In addition, we contacted experts in the field and sent requests for papers to two existing global mailing lists for evaluators: MandENEWS and Pelican. Following the search of databases of peer-reviewed journal articles, the titles and abstracts of the search results from peer-reviewed papers were exported into Endnote [ 23 ] where duplicates and irrelevant titles were removed. The peer-reviewed journal articles found through contact with experts were added to this. The titles and abstracts were double screened by EB and LL against the inclusion and exclusion criteria.
Once the abstracts were screened, the full papers or reports of the included abstracts were obtained and assessed for eligibility by both reviewers. Following the grey literature search as described above, all potentially relevant results were saved into Evernote [ 24 ]. These were double screened by both reviewers against the inclusion and exclusion criteria. The data from the papers were extracted by the first author EB onto a data extraction form. This included information on authors, publication dates, the type of interventions and outcomes, the development of ToC, the use of ToC in the design, implementation and evaluation of the intervention and the influence of context.
The data collection form also included key principles of theory-driven evaluation proposed by Coryn et al. These included how the programme theory was a formulated, b used to formulate and prioritise evaluation questions, c plan and conduct evaluations, d inform the measurement of constructs in the programme theory and e provide a causal explanation. Where a paper described or showed a ToC, we assessed what elements of ToC they presented.
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However, as there is no agreed upon assessment of quality for papers reporting ToC, we did not asses the quality of the included papers. We did not contact authors for additional information. The papers were compared, evaluated and summarised narratively in relation to review questions. Due to the heterogeneity of the study designs, interventions and outcomes included in this review, a meta-analysis was not conducted.
In total, abstracts were screened, resulting in full text peer-reviewed articles which were assessed for eligibility. An additional 65 records were identified from the grey literature search and screened for eligibility. A total of 62 papers were included [ 1 , 12 — 14 , 16 , 26 — 82 ]. The publication dates of the papers range between and , with a steady increase in papers over time Fig.
The majority were published in English in peer-reviewed journals, but we also included PhD theses, presentations and NGO reports from the grey literature. Four pairs of papers are reported on the same public health interventions [ 1 , 13 , 42 , 43 , 54 , 60 , 81 , 82 ]. However, as the primary interest of this paper is how the use of ToC is described in reports and peer-reviewed journal articles, we have included them as separate papers.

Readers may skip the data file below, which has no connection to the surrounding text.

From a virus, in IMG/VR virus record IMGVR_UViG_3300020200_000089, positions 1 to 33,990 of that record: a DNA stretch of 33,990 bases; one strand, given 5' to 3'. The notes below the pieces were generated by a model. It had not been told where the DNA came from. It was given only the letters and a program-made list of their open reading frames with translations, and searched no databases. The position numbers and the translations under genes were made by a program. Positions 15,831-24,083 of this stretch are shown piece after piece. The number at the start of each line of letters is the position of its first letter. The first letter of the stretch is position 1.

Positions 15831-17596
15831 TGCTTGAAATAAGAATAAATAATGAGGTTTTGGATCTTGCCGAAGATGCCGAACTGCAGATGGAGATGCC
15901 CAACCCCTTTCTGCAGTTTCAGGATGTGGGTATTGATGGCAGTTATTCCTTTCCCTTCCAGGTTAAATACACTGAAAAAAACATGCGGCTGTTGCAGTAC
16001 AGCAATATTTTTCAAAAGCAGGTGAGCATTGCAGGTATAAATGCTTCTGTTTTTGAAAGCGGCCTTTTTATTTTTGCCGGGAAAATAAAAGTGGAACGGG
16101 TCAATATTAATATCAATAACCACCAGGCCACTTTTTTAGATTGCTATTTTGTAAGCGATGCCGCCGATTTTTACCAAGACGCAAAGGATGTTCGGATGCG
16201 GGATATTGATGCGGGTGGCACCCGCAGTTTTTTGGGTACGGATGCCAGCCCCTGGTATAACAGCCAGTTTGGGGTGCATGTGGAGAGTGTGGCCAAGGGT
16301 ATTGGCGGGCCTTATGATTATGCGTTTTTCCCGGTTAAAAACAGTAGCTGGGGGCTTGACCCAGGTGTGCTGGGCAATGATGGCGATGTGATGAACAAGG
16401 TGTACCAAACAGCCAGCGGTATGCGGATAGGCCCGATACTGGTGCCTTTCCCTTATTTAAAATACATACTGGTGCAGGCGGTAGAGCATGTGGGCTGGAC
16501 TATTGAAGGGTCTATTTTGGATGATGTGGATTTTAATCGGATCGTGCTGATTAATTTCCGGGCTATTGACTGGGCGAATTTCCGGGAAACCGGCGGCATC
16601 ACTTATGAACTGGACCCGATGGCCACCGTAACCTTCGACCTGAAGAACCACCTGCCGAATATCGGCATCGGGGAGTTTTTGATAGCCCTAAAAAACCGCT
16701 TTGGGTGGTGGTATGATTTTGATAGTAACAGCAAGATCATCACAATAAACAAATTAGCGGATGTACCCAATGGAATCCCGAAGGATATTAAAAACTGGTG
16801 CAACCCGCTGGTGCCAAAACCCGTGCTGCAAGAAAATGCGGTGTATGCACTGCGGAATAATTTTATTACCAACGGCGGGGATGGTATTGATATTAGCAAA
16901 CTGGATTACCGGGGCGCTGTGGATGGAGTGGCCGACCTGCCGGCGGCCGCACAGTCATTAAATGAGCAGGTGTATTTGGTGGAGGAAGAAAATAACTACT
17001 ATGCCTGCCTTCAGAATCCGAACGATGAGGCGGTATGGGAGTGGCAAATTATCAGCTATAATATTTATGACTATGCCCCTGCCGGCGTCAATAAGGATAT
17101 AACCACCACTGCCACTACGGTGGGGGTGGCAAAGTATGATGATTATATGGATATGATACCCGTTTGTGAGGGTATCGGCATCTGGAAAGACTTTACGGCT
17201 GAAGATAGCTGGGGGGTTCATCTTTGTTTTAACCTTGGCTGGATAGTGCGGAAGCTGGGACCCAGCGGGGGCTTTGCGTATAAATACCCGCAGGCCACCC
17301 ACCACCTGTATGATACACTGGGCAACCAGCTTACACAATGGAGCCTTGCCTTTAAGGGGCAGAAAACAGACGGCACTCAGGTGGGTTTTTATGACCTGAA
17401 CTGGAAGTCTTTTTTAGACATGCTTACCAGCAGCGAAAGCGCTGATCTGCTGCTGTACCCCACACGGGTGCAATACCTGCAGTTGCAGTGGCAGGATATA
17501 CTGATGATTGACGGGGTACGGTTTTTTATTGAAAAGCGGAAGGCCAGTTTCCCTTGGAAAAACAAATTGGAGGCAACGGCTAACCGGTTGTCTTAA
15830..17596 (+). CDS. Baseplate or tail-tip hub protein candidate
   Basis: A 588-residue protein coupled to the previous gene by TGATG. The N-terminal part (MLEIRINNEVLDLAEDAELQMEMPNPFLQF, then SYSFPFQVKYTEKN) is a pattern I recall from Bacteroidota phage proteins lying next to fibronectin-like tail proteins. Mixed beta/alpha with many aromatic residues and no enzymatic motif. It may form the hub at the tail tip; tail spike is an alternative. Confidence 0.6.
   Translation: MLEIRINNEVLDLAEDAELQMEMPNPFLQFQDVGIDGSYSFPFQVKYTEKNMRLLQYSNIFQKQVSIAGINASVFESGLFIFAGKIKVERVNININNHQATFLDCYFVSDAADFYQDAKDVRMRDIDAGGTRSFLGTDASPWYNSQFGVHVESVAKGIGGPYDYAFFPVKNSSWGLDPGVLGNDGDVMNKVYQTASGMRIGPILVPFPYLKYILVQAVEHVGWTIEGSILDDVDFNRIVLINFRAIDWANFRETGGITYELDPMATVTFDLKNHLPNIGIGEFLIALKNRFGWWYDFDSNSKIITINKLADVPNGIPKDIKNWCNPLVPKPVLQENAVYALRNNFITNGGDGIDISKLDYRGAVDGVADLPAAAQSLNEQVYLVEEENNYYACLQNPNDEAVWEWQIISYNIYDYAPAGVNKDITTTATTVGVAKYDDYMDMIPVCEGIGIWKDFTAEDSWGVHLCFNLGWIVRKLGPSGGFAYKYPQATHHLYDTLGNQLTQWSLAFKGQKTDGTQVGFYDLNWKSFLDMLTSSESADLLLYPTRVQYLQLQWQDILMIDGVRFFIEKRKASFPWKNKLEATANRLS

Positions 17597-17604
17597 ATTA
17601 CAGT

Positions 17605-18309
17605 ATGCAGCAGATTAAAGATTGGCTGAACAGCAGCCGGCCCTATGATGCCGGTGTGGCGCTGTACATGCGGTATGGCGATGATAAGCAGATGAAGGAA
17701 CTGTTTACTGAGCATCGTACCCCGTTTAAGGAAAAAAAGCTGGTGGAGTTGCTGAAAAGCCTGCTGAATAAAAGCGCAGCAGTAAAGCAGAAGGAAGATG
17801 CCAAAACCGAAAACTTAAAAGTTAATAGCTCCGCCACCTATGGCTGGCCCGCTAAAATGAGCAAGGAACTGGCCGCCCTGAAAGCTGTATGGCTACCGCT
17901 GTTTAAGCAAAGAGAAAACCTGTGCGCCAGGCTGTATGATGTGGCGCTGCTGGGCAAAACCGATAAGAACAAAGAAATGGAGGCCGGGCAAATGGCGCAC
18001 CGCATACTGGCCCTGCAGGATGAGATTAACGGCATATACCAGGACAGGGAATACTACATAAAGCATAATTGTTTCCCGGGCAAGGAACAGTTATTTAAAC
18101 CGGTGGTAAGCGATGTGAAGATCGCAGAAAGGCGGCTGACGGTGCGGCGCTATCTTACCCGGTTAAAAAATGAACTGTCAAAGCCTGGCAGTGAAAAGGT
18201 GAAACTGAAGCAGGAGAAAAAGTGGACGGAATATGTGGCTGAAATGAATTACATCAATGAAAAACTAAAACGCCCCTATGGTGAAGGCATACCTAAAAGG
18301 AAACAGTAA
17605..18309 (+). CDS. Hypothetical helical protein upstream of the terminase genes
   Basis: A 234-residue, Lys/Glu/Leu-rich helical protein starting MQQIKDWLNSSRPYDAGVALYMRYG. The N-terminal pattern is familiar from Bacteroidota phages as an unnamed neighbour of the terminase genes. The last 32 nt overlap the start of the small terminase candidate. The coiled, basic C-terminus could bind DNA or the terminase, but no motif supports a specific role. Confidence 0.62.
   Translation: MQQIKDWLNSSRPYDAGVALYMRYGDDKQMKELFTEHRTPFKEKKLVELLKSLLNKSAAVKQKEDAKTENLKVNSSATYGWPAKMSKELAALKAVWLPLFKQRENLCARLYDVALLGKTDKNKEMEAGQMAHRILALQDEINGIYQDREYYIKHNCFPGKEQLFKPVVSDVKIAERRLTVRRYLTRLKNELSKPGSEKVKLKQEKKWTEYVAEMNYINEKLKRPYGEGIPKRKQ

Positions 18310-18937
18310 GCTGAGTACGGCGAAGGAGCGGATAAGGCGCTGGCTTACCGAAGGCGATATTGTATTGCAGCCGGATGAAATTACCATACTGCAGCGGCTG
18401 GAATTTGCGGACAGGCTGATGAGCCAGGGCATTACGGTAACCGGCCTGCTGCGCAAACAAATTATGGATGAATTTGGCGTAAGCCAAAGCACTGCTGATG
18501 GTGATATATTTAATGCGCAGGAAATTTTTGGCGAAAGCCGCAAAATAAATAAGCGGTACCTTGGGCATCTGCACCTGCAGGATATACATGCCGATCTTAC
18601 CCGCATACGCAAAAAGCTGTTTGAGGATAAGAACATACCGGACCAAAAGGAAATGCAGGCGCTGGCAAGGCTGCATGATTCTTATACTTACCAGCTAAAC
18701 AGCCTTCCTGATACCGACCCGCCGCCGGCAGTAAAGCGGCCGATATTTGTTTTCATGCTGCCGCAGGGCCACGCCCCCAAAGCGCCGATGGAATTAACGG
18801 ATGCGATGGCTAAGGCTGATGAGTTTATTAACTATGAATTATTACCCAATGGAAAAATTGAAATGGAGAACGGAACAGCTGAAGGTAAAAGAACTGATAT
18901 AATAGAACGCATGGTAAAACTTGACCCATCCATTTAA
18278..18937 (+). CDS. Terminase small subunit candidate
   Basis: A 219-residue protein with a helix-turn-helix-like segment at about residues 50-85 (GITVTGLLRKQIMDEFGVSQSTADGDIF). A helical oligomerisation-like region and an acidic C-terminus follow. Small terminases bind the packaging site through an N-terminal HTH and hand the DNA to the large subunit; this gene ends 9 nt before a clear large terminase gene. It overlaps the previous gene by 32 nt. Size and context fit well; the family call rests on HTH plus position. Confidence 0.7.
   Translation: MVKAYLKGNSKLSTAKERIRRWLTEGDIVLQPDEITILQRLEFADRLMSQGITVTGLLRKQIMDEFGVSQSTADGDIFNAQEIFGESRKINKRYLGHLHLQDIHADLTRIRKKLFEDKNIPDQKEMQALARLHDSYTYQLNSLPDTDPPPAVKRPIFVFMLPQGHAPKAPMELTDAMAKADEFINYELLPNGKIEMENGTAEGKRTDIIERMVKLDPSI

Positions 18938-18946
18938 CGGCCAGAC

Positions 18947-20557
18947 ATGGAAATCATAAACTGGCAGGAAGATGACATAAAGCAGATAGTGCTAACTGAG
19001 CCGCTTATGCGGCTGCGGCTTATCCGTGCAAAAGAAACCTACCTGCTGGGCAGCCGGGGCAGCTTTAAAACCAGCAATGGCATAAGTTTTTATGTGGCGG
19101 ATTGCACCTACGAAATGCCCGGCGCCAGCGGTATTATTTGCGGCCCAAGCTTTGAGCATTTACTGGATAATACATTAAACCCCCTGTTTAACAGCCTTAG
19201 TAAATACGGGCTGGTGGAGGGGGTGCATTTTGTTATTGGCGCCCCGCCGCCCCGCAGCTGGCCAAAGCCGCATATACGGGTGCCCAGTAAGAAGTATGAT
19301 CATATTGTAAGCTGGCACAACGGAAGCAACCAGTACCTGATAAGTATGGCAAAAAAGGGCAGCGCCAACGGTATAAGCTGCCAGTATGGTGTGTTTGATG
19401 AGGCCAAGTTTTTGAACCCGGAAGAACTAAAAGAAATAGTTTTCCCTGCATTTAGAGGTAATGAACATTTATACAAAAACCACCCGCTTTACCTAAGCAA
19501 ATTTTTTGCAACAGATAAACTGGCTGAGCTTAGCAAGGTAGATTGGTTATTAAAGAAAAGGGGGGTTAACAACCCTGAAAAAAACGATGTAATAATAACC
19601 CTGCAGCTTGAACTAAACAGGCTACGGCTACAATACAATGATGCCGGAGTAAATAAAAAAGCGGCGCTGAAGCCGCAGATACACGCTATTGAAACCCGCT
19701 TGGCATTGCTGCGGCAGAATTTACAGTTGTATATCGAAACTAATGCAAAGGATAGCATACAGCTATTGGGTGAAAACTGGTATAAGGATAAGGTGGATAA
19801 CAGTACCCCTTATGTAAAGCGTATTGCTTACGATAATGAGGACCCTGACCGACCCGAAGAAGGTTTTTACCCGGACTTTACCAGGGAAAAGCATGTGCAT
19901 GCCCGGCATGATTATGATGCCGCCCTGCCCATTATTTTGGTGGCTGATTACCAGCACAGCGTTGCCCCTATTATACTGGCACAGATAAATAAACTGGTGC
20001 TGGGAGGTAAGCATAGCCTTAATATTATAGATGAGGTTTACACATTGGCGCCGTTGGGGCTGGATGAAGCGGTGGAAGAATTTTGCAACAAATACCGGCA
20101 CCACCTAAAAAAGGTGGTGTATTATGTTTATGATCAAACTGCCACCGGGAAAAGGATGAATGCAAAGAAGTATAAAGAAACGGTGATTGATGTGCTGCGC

These included systems of care for adolescents with behavioural and emotional difficulties [ 12 , 26 , 50 , 53 , 54 , 56 , 61 , 65 , 80 — 82 ], substance use interventions [ 27 , 49 ], domestic violence interventions [ 29 ], comprehensive community initiatives [ 13 , 16 , 35 , 62 , 81 ], medication supply among community health workers [ 40 ] and integrated district level mental healthcare plans in low- and middle-income countries [ 55 ].
Characteristics of studies included in the review and reported aspects of the ToC process. The ToCs were developed using workshops [ 28 , 34 , 47 , 48 , 55 , 63 , 64 , 72 , 76 ] and working groups [ 12 , 53 , 54 , 61 , 68 , 69 , 82 ], document reviews [ 16 , 35 , 44 , 56 , 67 , 71 ], interviews and discussions [ 16 , 27 , 29 , 35 , 40 , 44 , 47 , 56 , 57 , 62 , 65 , 66 , 73 , 80 ], surveys [ 31 , 67 ], programme observation [ 16 , 44 , 45 , 56 , 67 ], literature reviews [ 33 , 40 , 68 , 69 , 80 ] and existing conceptual frameworks or theory [ 33 , 40 , 42 — 44 , 51 , 64 , 68 , 69 ].
The ToC development included consultations or interviews with the following stakeholders: programme staff [ 27 , 38 , 40 , 44 , 45 , 52 , 54 , 57 , 63 , 65 — 67 , 72 , 73 , 82 ], management [ 12 , 57 , 61 , 66 , 70 , 77 , 82 ], families [ 12 , 26 , 54 , 65 , 77 , 82 ], service users [ 39 , 47 , 50 , 61 , 65 ], experts [ 40 , 64 ] and evaluators [ 13 , 14 , 38 , 44 , 52 , 58 , 61 , 70 , 75 , 77 , 81 ]. Many used multiple methods, for example, Mookheriji and Lafond used immunisation programme theory and discussion with programme stakeholders, including immunisation experts, to develop a ToC of routine immunisation performance [ 64 ].
They used a case study approach to evaluate immunisation performance and then refined the ToC based on the results of this evaluation and a stakeholder workshop. In one case, a table was used. Almost all of the ToCs outlined the long-term outcome required, and the majority described the process or sequence of change.